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Dinsmoore, W.B.,  The Architecture of Ancient Greece. Third Edition, Unwin Brothers Ltd., London, 1950

Spawforth, T., The Complete Greek Temples, London: Thames and Hudson, 2006

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Epidaurus  Asclepios  380  BC


Epidauros had a temple dedicated to Asklepios where the sacred snakes were kept. It was a small temple developed during the 4C and 3C BC in the Doric style and designed by the architect Theodotos. A statue made of gold and ivory of Asklepios seated on a throne with his left hand placed on the head of a snake once stood inside. Pausanias writes that: "The image of Asclepius is, in size, half as big as the Olympian Zeus at Athens, and is made of ivory and gold...The god is sitting on a seat grasping a staff, the other hand is held above the head of a serpent; there is also the figure of a dog lying by his side." [2.27.2]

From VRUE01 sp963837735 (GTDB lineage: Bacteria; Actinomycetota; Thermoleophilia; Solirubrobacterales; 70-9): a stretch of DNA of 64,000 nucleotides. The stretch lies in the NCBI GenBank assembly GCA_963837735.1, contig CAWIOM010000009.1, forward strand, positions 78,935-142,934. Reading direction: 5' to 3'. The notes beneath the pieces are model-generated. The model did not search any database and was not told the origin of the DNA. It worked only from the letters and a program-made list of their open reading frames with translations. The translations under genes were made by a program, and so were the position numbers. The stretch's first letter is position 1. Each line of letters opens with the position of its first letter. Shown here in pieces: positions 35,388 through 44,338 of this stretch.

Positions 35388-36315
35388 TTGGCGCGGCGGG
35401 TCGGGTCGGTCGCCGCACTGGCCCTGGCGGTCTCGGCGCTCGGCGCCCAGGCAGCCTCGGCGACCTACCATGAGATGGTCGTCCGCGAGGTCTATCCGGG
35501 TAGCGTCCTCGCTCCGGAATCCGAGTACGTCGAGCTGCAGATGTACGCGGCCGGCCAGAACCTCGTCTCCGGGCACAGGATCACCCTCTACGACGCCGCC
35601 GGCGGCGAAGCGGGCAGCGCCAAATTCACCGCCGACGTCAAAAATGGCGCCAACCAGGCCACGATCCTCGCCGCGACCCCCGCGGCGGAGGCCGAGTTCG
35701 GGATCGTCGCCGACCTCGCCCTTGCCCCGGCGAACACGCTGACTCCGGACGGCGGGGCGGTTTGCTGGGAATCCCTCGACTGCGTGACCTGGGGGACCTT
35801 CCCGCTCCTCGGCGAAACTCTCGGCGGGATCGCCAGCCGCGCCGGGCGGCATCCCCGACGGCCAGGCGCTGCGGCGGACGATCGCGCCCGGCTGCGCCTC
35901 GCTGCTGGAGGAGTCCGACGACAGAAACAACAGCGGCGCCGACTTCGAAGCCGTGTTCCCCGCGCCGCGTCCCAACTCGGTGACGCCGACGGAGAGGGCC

The Sanctuary is the earliest organized sanatorium and is significant for its association with the history of medicine, providing the transition from a belief in divine healing to the science of medicine.

The temple was originally excavated by the Greek Archaeological Society from 1881 and 1989. One corner of the temple has been rebuilt with the original pieces.

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